Heritage Research

Heritage has been identified by the AHRC as one of three priority areas, alongside Design and Languages.  Over the past few years AHRC has built upon its previous investments and enhanced its work in this area through partnerships with other agencies, targeted calls and collaborations both in the UK and internationally. Examples of this are the AHRC/EPSRC Science and Heritage Research Programme and AHRC’s leading role in the Joint Programming Initiative (JPI) on Heritage and Global Change.

The AHRC has developed a strategy for heritage research involving leadership and support for the continued development of heritage research as a vibrant, innovative, highly collaborative and cross-disciplinary research field. It draws on insights from across the arts and humanities as well as connecting with developments in science, technology and practice, leading to significant wider impacts and benefits both within the heritage sector and beyond.

The strategy takes a broad view of cultural heritage, incorporating, for example, the tangible, intangible, digital, intellectual, artistic, and the connections between them, and of heritage-related processes.  The strategy also recognises that there are important research and practice issues surrounding the conceptualisation and use of the term ‘heritage’. Full details of the strategy can be found in the AHRC Heritage Priority Area Strategy (PDF, 120KB).

Priority Research Areas

In developing the strategy the following broad and inter-connecting research themes have emerged as key areas for potential further development and opportunities:

  • Values and Cultural Heritage – eg: what counts as cultural heritage, how is it chosen, how does this change in increasingly diverse/plural societies, how does it shape identities, how and when are different types of heritage recognised, experienced, embraced, represented or ignored?
  • Connecting People with Heritage – eg: how, why and with what results do people engage with their cultural heritage and why does it matter to them? What new forms of, and opportunities for, engagement with heritage are emerging (e.g. sensory heritage, heritage gamification)?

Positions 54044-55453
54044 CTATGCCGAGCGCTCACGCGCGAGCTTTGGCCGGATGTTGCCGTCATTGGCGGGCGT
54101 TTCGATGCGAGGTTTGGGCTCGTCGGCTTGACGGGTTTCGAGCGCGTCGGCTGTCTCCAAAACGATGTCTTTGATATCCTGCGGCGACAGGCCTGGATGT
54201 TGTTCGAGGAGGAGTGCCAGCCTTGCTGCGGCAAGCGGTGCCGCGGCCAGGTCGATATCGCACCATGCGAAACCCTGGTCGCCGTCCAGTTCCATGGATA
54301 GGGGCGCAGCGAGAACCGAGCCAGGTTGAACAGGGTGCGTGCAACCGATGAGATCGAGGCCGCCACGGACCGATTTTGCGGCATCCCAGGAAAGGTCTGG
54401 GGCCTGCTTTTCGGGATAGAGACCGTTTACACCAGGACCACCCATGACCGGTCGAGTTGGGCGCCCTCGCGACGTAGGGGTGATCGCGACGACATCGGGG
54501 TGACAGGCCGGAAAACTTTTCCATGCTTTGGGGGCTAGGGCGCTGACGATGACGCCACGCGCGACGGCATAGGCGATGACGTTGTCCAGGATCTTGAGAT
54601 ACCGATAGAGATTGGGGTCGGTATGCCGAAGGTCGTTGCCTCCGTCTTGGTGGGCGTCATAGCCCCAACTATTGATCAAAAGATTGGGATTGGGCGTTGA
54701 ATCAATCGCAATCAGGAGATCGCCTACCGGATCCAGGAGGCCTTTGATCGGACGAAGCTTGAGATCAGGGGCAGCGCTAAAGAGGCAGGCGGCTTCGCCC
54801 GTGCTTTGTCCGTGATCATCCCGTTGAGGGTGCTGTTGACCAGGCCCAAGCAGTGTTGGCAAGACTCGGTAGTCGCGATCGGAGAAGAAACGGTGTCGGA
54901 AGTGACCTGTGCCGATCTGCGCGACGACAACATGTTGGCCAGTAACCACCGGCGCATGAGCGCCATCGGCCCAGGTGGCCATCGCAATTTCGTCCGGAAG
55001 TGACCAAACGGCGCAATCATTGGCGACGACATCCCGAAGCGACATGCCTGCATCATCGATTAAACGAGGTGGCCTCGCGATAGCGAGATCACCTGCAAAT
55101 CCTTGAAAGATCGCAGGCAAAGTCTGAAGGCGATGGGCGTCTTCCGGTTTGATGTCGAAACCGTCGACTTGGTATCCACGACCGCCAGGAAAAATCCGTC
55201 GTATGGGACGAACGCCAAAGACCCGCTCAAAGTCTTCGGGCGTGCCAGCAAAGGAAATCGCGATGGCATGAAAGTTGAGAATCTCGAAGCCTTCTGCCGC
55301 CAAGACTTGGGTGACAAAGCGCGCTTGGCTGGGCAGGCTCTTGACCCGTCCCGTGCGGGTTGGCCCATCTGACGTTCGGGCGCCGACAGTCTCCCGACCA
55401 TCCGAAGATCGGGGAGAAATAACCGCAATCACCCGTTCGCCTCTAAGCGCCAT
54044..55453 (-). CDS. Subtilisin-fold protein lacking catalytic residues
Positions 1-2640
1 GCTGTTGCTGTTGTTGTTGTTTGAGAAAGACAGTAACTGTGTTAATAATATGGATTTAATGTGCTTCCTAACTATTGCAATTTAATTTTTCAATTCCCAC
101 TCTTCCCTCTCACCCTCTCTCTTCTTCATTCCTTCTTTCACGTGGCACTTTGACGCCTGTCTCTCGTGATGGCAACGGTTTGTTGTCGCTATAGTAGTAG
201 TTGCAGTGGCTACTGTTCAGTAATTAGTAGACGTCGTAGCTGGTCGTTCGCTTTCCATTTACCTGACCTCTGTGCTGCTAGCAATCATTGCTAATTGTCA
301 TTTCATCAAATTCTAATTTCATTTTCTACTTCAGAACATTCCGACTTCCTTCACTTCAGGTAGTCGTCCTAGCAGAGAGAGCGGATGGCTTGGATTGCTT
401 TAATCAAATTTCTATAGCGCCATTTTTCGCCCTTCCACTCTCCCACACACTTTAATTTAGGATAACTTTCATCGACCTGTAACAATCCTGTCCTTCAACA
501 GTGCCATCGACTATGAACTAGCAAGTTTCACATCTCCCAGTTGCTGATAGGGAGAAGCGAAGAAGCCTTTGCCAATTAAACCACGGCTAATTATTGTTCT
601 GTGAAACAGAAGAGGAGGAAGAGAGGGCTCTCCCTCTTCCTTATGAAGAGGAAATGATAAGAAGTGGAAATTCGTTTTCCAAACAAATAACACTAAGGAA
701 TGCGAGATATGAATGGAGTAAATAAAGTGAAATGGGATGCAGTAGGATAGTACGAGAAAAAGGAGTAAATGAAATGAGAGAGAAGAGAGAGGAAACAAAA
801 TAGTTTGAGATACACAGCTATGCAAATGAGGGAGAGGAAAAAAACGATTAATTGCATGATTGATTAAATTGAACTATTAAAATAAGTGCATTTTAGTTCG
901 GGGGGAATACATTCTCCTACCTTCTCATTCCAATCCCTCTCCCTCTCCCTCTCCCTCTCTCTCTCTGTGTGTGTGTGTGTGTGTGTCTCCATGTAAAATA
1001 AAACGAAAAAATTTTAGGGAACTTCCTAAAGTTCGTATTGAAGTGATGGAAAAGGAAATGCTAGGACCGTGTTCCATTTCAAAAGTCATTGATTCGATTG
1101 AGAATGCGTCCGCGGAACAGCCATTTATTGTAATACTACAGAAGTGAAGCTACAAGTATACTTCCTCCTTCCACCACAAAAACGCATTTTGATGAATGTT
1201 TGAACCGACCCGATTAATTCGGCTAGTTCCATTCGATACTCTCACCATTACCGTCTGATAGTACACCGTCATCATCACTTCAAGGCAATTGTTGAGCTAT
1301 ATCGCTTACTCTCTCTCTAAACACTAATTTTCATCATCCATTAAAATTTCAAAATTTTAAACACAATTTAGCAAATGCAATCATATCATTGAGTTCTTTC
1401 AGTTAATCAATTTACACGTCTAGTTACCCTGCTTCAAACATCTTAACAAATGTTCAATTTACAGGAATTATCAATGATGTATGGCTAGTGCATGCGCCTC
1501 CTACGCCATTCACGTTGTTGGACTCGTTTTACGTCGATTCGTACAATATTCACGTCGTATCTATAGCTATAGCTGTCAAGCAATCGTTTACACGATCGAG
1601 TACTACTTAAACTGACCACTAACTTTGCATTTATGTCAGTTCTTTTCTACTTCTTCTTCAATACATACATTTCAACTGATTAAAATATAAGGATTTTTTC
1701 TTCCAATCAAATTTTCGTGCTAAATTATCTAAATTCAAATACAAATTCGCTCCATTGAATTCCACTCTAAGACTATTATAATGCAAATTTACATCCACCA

• Sustainable Cultural Heritage – eg: are the paradigms of heritage protection that have served us well in the past are equally fit to respond to the challenges of the future? What new paradigms are emerging for managing / governing / making decisions about /engaging/ safeguarding/ adapting our cultural heritage in a rapidly changing world?
  • Innovative Use and Re-Use of Heritage – eg: how can heritage be used as a resource for cultural, social and economic wellbeing beyond tourism and conservation? How can we support innovative use of tangible and intangible heritage, heritage skills (e.g. crafts) and heritage research?
  • Intangible, Emerging, Hidden and Contested Heritages – eg: how might emerging forms of future heritage be identified more effectively? How might intangible heritages be more sustainably conserved and exploited in the future? How can arts and humanities research contribute to processes which uncover ‘hidden’ heritages, rediscover ‘lost’ heritages?
  • Changing Heritage Economies – eg: how can research further enrich heritage experiences and encounters and enhance the contribution of heritage to the growth of the experience economy? How can we better realise the potential for inter-disciplinary and collaborative heritage research to inspire creativity and innovation which contributes to the creative economy?

Further information on any thematic or targeted funding opportunities, events, debates etc. will be added to this webpage as they emerge.

We are keen to point out there are of course opportunities to explore these areas within the AHRC’s responsive mode funding, such as Networking Grants, Large Research Grants and Fellowships, all of which operate without formal deadlines so proposals can be submitted at any time.


Karen Buchanan, Strategy and Development Manager (Histories, Cultures and Heritage): k.buchanan@ahrc.ac.uk or 01793 416032